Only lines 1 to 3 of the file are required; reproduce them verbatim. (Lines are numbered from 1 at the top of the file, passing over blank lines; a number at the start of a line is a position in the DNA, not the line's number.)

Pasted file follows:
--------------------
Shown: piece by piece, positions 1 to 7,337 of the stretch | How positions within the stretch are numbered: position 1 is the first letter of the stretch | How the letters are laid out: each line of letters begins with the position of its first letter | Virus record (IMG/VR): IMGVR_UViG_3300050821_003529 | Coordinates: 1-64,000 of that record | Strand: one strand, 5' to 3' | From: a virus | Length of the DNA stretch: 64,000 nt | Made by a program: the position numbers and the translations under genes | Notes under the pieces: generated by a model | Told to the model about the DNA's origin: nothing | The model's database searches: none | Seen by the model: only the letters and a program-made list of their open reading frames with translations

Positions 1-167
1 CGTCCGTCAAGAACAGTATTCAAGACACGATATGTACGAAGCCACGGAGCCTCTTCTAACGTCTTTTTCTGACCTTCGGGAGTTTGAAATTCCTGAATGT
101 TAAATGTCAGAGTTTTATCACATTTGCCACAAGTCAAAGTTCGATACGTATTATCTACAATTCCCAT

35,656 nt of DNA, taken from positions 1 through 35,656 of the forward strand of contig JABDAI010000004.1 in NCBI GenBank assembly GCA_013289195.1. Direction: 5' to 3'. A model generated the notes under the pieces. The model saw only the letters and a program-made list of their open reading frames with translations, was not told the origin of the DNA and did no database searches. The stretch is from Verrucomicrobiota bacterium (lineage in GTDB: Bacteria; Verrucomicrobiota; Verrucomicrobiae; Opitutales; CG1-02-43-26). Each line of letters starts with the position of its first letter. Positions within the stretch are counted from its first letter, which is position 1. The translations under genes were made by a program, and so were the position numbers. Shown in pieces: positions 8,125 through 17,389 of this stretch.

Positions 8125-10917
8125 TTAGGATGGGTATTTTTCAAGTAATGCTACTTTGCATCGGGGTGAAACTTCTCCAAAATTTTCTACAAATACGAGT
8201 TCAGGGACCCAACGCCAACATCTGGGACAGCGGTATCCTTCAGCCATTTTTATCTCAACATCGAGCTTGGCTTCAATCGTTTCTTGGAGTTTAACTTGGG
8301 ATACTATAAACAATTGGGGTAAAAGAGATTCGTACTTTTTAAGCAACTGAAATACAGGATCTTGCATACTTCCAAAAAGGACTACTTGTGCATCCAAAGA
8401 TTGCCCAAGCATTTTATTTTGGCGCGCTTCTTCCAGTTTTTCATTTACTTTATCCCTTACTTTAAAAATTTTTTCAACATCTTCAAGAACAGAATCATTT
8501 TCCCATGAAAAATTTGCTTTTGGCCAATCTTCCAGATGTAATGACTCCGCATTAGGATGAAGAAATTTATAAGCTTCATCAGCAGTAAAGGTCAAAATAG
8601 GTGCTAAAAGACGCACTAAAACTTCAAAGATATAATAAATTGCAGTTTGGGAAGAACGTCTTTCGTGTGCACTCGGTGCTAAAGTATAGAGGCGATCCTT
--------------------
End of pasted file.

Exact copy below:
Shown: piece by piece, positions 1 to 7,337 of the stretch | How positions within the stretch are numbered: position 1 is the first letter of the stretch | How the letters are laid out: each line of letters begins with the position of its first letter | Virus record (IMG/VR): IMGVR_UViG_3300050821_003529 | Coordinates: 1-64,000 of that record | Strand: one strand, 5' to 3' | From: a virus | Length of the DNA stretch: 64,000 nt | Made by a program: the position numbers and the translations under genes | Notes under the pieces: generated by a model | Told to the model about the DNA's origin: nothing | The model's database searches: none | Seen by the model: only the letters and a program-made list of their open reading frames with translations

Positions 1-167
1 CGTCCGTCAAGAACAGTATTCAAGACACGATATGTACGAAGCCACGGAGCCTCTTCTAACGTCTTTTTCTGACCTTCGGGAGTTTGAAATTCCTGAATGT